The Supreme Court on Thursday handed down a 6-3 decision in West Virginia v. EPA that denied the EPA's authority to enact sweeping regulations for greenhouse gases that would "decarbonize" American energy under the Clean Air Act.
In a blow to Democrats and climate alarmists, the opinion said the U.S. Environmental Protection Agency and its unelected bureaucrats could not use portions of the Clean Air Act to make rules limiting how the United States generates electricity and uses energy — such as ending the use of coal-fired power generation. The legal mess decided by SCOTUS Thursday arose from the Obama administration's attempt to wage war on reliable energy sources that, according to leftists and Democrats, are killing the planet.
In the majority opinion authored by Chief Justice Roberts, the power-grab attempted by Democrats to push their radical energy-killing agenda with unelected bureaucrats gets eviscerated:
Capping carbon dioxide emissions at a level that will force a nationwide transition away from the use of coal to generate electricity may be a sensible “solution to the crisis of the day.” New York v. United States, 505 U. S. 144, 187 (1992). But it is not plausible that Congress gave EPA the authority to adopt on its own such a regulatory scheme in Section 111(d). A decision of such magnitude and consequence rests with Congress itself, or an agency acting pursuant to a clear delegation from that representative body. The judgment of the Court of Appeals for the District of Columbia Circuit is reversed, and the cases are remanded for further proceedings consistent with this opinion.
The Court's opinion is basically a "nice try, but no" to the EPA's attempts to implement Democrats and climate alarmists' "transition" away from the cheap, reliable energy sources that allowed the United States to prosper.
Justice Gorsuch, in a concurring opinion, noted that the administrative state has grown out of control in recent decades, and unelected bureaucrats' use of delegated power can grow out of control if not checked:
When Congress seems slow to solve problems, it may be only natural that those in the Executive Branch might seek to take matters into their own hands. But the Constitution does not authorize agencies to use pen-and-phone regulations as substitutes for laws passed by the people’s representatives. In our Republic, “[i]t is the peculiar province of the legislature to prescribe general rules for the government of society.” Fletcher v. Peck, 6 Cranch 87, 136 (1810). Because today’s decision helps safeguard that foundational constitutional promise, I am pleased to concur.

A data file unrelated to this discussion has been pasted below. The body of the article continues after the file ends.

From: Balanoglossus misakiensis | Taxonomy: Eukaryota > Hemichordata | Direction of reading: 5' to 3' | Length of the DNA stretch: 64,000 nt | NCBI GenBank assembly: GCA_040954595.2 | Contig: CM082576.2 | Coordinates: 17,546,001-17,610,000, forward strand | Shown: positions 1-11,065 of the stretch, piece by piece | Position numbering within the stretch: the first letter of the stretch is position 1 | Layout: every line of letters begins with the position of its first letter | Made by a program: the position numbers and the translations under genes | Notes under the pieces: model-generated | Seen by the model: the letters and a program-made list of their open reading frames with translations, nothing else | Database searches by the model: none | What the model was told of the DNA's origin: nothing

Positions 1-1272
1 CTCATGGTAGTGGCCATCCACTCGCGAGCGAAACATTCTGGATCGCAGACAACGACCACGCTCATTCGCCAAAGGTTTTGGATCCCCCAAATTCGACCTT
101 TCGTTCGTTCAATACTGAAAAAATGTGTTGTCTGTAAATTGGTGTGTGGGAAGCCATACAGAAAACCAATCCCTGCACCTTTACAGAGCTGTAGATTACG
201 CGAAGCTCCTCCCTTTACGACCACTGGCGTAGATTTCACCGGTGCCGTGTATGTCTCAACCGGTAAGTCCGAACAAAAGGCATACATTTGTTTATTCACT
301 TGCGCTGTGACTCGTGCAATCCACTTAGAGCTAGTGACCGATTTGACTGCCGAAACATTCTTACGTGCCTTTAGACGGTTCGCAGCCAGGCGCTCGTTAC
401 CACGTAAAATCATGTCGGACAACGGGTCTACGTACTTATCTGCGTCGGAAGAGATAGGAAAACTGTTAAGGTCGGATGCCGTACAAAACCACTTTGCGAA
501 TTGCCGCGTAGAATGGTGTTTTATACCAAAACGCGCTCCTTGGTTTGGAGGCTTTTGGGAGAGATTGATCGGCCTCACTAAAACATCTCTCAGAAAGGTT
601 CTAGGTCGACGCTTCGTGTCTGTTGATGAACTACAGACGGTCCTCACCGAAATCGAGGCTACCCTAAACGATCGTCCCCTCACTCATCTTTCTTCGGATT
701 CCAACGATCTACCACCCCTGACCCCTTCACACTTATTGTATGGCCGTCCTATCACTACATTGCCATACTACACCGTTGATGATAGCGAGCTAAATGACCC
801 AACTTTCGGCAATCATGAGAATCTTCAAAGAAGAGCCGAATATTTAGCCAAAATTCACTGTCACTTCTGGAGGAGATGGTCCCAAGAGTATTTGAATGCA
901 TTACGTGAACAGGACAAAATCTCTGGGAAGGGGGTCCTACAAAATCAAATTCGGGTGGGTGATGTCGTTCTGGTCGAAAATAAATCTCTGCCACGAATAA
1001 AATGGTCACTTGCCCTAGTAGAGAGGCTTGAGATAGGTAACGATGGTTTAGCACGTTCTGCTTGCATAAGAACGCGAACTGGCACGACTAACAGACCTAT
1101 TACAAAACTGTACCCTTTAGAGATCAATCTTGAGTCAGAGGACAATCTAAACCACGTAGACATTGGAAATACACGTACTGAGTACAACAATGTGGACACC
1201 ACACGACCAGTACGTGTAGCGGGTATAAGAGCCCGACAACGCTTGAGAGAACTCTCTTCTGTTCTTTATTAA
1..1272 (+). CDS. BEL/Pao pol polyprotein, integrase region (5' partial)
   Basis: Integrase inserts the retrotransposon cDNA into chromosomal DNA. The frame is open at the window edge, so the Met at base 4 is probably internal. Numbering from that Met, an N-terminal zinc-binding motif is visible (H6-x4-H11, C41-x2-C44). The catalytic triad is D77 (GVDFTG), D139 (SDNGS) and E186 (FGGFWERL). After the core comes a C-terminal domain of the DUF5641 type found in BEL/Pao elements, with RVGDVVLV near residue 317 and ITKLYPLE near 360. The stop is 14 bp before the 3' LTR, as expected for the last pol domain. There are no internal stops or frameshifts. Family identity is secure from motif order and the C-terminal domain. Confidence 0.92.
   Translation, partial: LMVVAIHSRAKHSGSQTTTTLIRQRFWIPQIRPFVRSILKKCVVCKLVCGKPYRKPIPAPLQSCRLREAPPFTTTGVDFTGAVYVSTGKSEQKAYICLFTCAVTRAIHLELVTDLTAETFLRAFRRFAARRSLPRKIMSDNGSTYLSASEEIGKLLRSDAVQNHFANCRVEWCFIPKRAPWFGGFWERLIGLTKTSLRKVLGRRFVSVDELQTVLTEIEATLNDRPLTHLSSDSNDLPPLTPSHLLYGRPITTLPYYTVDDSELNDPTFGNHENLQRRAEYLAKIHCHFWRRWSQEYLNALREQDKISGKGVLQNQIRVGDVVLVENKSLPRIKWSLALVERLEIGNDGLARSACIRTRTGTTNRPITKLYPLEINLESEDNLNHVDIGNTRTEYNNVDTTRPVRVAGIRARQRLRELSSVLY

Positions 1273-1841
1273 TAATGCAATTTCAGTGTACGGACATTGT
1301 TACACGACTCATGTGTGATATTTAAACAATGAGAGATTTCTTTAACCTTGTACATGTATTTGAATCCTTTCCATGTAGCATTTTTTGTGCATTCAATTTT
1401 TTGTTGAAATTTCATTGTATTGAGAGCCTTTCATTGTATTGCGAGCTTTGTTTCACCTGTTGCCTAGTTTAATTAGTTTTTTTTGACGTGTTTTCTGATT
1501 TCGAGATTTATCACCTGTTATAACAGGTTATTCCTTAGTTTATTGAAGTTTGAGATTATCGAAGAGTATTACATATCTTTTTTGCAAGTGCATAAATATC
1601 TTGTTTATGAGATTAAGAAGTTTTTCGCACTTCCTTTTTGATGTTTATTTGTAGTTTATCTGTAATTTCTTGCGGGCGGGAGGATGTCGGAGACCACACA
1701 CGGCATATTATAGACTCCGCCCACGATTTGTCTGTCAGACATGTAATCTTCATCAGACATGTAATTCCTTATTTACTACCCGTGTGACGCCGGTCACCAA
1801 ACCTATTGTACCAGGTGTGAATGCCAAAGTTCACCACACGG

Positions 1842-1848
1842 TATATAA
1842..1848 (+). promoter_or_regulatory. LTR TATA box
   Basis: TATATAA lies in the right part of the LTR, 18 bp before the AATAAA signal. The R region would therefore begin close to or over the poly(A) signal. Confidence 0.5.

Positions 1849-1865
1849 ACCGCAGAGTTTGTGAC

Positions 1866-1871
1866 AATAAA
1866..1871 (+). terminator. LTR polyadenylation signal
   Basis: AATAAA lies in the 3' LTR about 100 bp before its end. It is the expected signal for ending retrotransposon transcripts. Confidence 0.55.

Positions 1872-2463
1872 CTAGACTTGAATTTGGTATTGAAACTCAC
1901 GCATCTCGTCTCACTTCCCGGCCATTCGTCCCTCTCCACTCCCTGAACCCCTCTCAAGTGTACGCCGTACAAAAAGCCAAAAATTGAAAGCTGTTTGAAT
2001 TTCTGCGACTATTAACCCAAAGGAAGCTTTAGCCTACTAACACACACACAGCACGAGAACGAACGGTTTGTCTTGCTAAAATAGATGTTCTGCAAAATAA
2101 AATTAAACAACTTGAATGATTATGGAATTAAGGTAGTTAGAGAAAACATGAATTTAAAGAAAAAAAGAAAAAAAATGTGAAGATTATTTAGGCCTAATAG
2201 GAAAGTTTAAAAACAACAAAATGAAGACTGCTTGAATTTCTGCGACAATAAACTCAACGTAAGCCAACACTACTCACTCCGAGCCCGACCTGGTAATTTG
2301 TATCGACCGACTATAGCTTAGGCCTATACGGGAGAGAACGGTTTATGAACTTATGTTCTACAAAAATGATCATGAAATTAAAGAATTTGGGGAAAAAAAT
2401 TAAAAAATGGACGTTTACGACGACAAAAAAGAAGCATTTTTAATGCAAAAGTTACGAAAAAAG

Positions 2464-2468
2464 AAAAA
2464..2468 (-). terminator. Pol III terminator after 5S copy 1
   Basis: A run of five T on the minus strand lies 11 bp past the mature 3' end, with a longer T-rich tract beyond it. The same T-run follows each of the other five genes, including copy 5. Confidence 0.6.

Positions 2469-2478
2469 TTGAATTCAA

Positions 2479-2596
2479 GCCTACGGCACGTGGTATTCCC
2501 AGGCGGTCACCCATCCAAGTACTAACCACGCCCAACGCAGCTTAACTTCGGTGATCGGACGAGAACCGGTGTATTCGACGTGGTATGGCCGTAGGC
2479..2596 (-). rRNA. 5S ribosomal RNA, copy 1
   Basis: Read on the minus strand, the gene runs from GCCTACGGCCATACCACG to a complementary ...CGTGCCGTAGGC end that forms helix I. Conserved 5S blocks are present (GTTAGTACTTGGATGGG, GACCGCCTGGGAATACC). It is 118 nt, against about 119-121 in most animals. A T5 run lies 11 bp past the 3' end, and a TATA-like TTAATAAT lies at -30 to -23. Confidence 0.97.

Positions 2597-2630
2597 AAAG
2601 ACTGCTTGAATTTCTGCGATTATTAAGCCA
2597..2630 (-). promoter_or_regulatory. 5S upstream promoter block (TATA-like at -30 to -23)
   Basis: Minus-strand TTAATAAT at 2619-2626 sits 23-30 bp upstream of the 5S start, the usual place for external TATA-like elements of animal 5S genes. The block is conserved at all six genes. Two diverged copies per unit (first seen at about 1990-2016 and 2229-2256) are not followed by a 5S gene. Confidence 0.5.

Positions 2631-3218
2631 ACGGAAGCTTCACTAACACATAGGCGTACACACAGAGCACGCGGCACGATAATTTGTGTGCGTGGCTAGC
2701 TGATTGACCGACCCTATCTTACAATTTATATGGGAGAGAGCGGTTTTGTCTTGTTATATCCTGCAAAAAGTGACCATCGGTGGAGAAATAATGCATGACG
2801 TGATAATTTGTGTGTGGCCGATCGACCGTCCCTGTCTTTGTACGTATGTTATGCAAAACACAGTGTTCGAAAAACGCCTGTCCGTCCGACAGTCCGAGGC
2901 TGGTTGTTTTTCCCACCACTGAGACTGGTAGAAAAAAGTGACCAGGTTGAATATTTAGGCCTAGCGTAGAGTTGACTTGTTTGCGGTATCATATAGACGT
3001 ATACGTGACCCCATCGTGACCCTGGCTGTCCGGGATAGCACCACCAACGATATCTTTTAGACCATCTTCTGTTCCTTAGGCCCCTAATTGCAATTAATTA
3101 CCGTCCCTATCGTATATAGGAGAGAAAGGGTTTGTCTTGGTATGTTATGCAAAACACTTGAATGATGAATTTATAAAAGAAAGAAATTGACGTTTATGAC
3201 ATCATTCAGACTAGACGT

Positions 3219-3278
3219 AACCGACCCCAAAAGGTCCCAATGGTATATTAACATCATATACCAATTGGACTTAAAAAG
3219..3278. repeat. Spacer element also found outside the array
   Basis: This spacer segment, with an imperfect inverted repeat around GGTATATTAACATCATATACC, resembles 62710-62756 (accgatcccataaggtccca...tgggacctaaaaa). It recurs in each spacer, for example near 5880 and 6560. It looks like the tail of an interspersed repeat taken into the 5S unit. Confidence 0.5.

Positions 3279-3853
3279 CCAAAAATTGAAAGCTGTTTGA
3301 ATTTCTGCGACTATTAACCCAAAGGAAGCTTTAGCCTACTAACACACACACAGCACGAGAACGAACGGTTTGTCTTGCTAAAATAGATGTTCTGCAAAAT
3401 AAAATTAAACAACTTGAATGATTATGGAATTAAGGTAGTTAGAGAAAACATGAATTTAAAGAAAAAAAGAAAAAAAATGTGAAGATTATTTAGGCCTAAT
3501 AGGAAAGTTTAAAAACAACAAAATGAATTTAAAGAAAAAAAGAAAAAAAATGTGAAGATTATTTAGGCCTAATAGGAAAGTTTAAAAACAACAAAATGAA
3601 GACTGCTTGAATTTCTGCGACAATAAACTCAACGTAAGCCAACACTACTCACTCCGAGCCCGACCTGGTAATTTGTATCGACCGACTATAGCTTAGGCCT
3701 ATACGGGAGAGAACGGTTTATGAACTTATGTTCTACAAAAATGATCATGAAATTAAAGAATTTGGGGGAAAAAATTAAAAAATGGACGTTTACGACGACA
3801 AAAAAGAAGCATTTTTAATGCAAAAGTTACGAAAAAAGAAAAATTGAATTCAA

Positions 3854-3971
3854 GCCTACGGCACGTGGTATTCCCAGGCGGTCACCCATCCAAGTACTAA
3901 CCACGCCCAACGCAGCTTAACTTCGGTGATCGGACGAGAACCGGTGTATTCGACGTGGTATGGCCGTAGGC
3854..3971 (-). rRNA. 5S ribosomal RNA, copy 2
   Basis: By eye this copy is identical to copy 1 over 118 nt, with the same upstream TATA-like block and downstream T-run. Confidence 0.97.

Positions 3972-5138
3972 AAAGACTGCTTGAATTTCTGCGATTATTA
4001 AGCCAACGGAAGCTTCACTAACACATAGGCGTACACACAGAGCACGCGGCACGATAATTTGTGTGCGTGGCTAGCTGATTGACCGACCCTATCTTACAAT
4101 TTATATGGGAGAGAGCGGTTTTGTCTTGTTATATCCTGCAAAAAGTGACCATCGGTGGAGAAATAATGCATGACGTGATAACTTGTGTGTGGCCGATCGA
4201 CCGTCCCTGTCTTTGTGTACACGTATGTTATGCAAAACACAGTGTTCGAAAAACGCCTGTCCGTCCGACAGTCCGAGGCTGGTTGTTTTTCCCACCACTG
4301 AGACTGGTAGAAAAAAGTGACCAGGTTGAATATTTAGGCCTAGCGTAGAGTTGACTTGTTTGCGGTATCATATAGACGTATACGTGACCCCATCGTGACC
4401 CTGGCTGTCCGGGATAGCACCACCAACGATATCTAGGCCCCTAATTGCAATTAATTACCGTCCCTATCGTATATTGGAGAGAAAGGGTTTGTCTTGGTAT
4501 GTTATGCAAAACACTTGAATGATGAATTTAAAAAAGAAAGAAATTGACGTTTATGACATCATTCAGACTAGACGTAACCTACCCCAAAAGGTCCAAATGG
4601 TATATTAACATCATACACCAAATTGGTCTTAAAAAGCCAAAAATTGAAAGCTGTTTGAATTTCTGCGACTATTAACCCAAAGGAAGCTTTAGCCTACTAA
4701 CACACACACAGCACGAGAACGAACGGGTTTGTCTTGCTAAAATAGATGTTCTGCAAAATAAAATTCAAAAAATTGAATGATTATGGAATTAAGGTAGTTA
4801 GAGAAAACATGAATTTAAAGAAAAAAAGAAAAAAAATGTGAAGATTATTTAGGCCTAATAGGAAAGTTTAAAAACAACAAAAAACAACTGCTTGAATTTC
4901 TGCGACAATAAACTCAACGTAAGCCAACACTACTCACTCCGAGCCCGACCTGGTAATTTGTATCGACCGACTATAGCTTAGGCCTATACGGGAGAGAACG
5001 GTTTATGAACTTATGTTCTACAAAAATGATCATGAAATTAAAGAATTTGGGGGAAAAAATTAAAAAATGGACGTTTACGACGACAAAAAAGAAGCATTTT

The Obama EPA's instigating policy — the so-called "Clean Power Plan" — was never implemented and President Trump's EPA repealed the Obama-era plan and replaced it, but the legal challenges on both sides of the policy have continued even while the Biden administration works on its own version of a rule. SCOTUSblog explains:
The dispute began in 2015 with the Obama administration’s adoption of the Clean Power Plan, a rule that sought to combat climate change by reducing carbon pollution from power plants. The plan never went into effect, however: Several states and private plaintiffs challenged it in federal court, and a divided Supreme Court put it on hold in February 2016.
The Trump administration’s EPA repealed the Clean Power Plan in 2019, replacing it with a more lenient policy, known as the Affordable Clean Energy Rule, that established emissions guidelines only for existing coal-fired steam plants. The Trump EPA argued that it was compelled to repeal the Clean Power Plan because it exceeded the agency’s authority under the Clean Air Act. Specifically, the EPA contended, Section 7411 of the act only allowed it to prescribe measures that can be implemented on the physical premises of a power plant – a limitation known in industry parlance as “inside the fenceline.” By contrast, the Clean Power Plan included some measures that applied industry-wide.
The Trump EPA’s decision to repeal the Clean Power Plan and issue the ACE Rule led to another court challenge by a different set of plaintiffs. In January 2021, the U.S. Court of Appeals for the District of Columbia Circuit vacated the repeal of the Clean Power Plan, vacated the ACE Rule, and sent the issue back to the EPA for more proceedings. The Supreme Court then granted a request by Republican-led states and coal companies to review that ruling; meanwhile, the Biden administration EPA has indicated that it will not reinstate the Clean Power Plan and is instead drafting its own rules on greenhouse-gas emissions from power plants.
The full opinion can be viewed below: